Last-minute shoppers and commuters face a chaotic run-up to Christmas in London as industrial action threatens the Tube network over the festive season and into the new year.
In one of four disputes, London Underground workers at the infrastructure company Metronet are expected to walk out for three days from 21 December, in protest at the management's decision to contract out some of its work.
That would mean massive disruption on the two-thirds of the system maintained by Metronet forcing travellers on to buses and taxis. Among the lines affected are the District and Circle routes which are used by more than one million people a day and cover much of the city centre.
Bob Crow, general secretary of the RMT rail union, said the 4-1 vote in favour of disruption showed the strength of feeling among the workforce. While employees' representatives had reached an agreement over a 35-hour week, there was still no deal over management's insistence on inviting contractors to take over some of its engineering projects.
"They cannot give us the assurances on outsourcing that we want and, unless the matter is resolved by next Friday, a three-day strike will be held," Mr Crow said.
In a separate dispute, London Underground station staff are threatening to walk out on New Year's Eve over the implementation of a 35-hour working week, sabotaging plans by the Mayor of London, Ken Livingstone, for an all-night Tube service .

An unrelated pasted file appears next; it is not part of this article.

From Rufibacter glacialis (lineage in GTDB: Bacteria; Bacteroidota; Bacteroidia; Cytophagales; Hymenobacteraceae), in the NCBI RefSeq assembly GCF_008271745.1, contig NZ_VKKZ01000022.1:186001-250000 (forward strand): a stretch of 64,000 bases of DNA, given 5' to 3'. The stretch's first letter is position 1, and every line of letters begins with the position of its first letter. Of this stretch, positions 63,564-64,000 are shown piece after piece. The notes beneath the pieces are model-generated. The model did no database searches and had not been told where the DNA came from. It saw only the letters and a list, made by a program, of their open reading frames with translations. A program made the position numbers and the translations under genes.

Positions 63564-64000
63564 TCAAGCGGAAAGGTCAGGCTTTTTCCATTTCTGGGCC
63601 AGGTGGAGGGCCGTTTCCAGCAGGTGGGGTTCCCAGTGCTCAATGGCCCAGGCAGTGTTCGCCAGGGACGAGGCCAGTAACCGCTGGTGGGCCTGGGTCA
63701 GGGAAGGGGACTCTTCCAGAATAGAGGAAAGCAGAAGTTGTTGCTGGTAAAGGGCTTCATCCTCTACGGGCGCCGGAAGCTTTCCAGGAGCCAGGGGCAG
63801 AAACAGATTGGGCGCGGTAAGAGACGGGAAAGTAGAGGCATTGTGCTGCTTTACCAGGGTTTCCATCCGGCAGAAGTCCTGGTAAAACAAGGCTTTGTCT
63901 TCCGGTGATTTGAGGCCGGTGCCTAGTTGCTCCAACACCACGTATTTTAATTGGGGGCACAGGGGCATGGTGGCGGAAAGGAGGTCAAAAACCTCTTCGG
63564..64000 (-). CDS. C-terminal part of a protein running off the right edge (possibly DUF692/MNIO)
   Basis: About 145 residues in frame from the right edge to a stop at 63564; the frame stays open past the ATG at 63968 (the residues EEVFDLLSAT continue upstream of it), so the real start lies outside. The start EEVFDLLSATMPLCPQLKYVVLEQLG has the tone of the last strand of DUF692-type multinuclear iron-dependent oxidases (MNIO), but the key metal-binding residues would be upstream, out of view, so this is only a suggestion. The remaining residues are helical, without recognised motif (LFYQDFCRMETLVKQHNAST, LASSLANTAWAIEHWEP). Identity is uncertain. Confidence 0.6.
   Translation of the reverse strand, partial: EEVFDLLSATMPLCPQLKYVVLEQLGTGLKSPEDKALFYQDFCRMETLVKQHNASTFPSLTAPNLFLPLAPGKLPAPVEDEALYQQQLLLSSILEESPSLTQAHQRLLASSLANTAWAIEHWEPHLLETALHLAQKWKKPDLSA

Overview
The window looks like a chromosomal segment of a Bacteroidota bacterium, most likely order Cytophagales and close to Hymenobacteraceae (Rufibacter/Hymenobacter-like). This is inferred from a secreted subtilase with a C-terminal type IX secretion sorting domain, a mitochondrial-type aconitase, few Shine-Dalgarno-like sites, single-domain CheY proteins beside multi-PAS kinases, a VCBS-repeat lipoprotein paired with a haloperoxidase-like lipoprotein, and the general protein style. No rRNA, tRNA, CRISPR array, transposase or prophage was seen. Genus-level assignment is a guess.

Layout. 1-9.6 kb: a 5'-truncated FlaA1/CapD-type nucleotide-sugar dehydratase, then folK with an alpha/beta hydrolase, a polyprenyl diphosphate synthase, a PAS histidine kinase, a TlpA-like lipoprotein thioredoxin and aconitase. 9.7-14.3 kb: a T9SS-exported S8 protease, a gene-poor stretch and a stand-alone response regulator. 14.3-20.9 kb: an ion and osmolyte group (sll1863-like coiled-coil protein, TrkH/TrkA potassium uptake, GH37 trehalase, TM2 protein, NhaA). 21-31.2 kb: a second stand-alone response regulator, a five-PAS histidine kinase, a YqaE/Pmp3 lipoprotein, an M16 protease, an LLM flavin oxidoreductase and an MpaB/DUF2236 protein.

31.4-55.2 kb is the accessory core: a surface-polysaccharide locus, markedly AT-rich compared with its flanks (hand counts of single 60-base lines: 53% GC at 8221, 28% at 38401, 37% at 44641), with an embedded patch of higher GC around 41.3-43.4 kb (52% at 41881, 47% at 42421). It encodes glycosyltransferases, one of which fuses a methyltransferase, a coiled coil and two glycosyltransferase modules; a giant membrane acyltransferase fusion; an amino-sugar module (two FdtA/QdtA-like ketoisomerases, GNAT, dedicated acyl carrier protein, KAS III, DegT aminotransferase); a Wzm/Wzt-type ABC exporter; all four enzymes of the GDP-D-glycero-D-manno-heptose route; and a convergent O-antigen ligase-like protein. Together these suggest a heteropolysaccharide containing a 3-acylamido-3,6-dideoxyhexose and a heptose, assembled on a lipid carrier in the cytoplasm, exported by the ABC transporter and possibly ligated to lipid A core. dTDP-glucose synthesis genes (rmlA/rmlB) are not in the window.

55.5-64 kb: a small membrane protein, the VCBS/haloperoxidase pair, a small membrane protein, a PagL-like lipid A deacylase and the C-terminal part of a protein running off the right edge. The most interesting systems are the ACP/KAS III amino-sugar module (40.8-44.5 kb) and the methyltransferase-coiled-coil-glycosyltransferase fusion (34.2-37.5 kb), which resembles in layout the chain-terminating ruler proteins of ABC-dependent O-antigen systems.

Mr Crow said negotiations between the two sides had hit the buffers and employees would vote on industrial action with the result due on 22 December.
The union is angry over plans to transfer 500 staff as part of its strategy for a shorter working week.
At the Docklands Light Railway, a vital link between the financial centre at Canary Wharf and the centre of the capital, employees are being balloted over pay.
The RMT alleges that an original pay offer from employers of 3.4 per cent had been reduced to 3.2 per cent. Mr Crow said the first walkout could be timed to coincide with the Boat Show in Docklands on 6 January.
Meanwhile London Underground drivers will begin a ballot on Monday on industrial action short of strikes because of concerns over the maintenance of equipment if Metronet contracts out part of its service.Reuse content